Several years ago it came time to clean out a closet filled with electronic equipment which I had accumulated twenty years earlier as a kid during the Seventies.
Both my parents had been accountants in that era and when calculators at the office broke down or developed bouncy keyboards and were deemed no longer worth repairing, they brought them home to me. I would open them up, see what could be done with them, and then put them away perhaps to be used in some project requiring a keyboard or display or some such in the future. Most of them remained in their received state - for a couple of decades.
Consequently, a couple of the boxes filling the closet contained calculators, ranging from several late-Sixties NIXIE-display desktops through to mid-Seventies simple vacuum-flourescent LSI machines.
Now it was time to decide what to do with them. Opening the boxes for the first time in many years it occurred to me there was actually a bit of a collection here. Most of them needed only some cleaning and minor repairs. One of the most interesting was a FACIT 1123; however it had problems.
To begin with the display didn't even light up. From a servicing perspective, that's actually a good thing. Complete lack of display indicates a probably simple power supply problem or absence of timing signals to multiplex the display. A little probing with a scope determined the clock signal was present but disappeared upon entering an IC. The 14-pin DIP integrated circuits the machine was constructed from were labeled with a proprietary numbering scheme and I could find no cross-references for them. However, the pattern of traces connecting the pins of the IC in which the clock signal disappeared suggested that it was simply a quad 2-input gate unit. A little more testing confirmed that it contained four 2-input NAND gates. Substituting a standard 7400 TTL IC for the bad unit brought the timing system back to life.
With the timing fixed, the unit was largely functional. The display was present, numerals could be entered and cleared from the display, it would even multiply: 2 times 2 resulted in 4. It just couldn't add properly: 2 + 2 resulted in 8. For a machine of this era and design, multiplication could be expected to be accomplished with multiple additions, so the machine being able to multiply but not add was a perplexing problem. It was obviously rooted deep in the logic of the machine. Looking at the 3 printed circuit boards populated with 140-or-so unknown integrated circuits, the likelihood of finding the problem seemed remote.
The two possible routes to solving this problem were:
So I set out on the task of reverse engineering the unit.
Some weeks later the schematic was complete, and while many of the functional units of the calculator had been identified and isolated in the schematic, the state machine - where the addition problem was likely to be rooted - was still pretty much indecipherable. After poking around the calculator for a while and staring at the schematic trying to imagine the logic operations, solving the addition problem seemed no closer.
The problem was that the schematic didn't present an understanding of the more detailed functioning of the calculator. Furthermore, poking around in the calculator with a scope, trying to observe one-time events, was difficult and not helpful. Opening and closing printed circuit paths for testing and confirmation would just make a mess of the unit. So, what next?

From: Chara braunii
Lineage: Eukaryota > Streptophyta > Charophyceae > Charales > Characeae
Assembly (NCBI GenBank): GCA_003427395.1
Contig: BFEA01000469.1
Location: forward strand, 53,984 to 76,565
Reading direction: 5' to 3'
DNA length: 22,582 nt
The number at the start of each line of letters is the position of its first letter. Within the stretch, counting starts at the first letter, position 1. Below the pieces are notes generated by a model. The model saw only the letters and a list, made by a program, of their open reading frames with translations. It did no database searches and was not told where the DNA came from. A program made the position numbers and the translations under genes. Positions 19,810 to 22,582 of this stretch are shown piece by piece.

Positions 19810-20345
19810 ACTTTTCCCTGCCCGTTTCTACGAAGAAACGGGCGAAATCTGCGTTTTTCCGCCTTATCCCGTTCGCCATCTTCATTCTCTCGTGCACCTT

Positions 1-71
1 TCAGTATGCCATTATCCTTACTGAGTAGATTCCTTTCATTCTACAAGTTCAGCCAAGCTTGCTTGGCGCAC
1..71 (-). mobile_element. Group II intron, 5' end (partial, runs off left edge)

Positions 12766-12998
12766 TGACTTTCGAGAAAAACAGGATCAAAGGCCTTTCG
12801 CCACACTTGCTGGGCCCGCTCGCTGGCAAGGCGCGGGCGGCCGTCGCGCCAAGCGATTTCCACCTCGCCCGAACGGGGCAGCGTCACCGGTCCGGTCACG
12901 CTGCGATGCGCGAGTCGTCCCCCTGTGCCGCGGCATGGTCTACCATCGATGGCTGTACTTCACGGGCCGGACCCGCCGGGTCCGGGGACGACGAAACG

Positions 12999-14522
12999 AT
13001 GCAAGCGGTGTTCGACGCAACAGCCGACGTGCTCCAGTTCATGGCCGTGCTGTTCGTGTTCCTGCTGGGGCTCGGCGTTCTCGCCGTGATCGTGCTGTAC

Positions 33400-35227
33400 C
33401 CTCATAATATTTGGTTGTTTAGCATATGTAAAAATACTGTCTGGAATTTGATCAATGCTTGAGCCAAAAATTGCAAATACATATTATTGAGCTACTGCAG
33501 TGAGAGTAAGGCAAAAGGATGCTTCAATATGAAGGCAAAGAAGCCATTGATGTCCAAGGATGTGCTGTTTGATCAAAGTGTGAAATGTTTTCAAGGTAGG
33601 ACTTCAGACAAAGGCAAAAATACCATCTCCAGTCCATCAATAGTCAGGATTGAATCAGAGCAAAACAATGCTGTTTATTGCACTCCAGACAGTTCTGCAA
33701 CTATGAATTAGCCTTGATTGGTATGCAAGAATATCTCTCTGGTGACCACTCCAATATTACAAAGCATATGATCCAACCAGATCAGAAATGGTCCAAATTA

A logic simulation of the unit would solve these problems, allowing one to gain an understanding of the unit in a controllable environment, by being able to slow down the clock rate and build meaningful displays.
The next task was to obtain a logic simulator. The only programming environment I had for my Mac was Macromedia Director, a multi-media development environment. Not exactly the first choice for building a logic simulator but built in to Director is a quite powerful object-oriented scripting language called Lingo. Lingo is a pseudo-compiled language so while the result might be slow, it's object-oriented nature is ideal for creating multitudes of things like gates.
Another few weeks and the simulator was tested and complete. The task now was to create the simulation of the calculator. This involved another laborious procedure of manually typing a description of the calculator logic, connection-by-connection, into text files for the simulator to read.
With the functioning simulation it was now possible to observe the intended operation of the logic via the simulation and compare it with the physical unit. Astoundingly, within about 20 minutes of completing the simulation, the problem was traced to a bad feed-thru stub on a printed circuit board!
Before plated-thru holes were used extensively in consumer products, connecting traces on the two sides of a printed circuit board was sometimes accomplished by inserting a little stub of wire through the board and soldering it on both sides. In this case, during manufacture the stub was not inserted fully and ended up being butt-soldered to the lower trace. Eventually the connection opened, in a manner quite invisible to observation.
Upon repair of this connection, the calculator could add properly. So after several months of effort, months of which was devoted to preparatory work and 20 minutes to the actual repair, the FACIT 1123 was restored to full functionality.
The open connection can be simulated and the consequent flaw observed by enabling the checkbox labeled "Simulate Flaw" when running the 1123 simulation.
None of my other units have required this degree of effort to repair, but several of them have been reverse engineered and several other simulations have been created.
| Integrated Circuits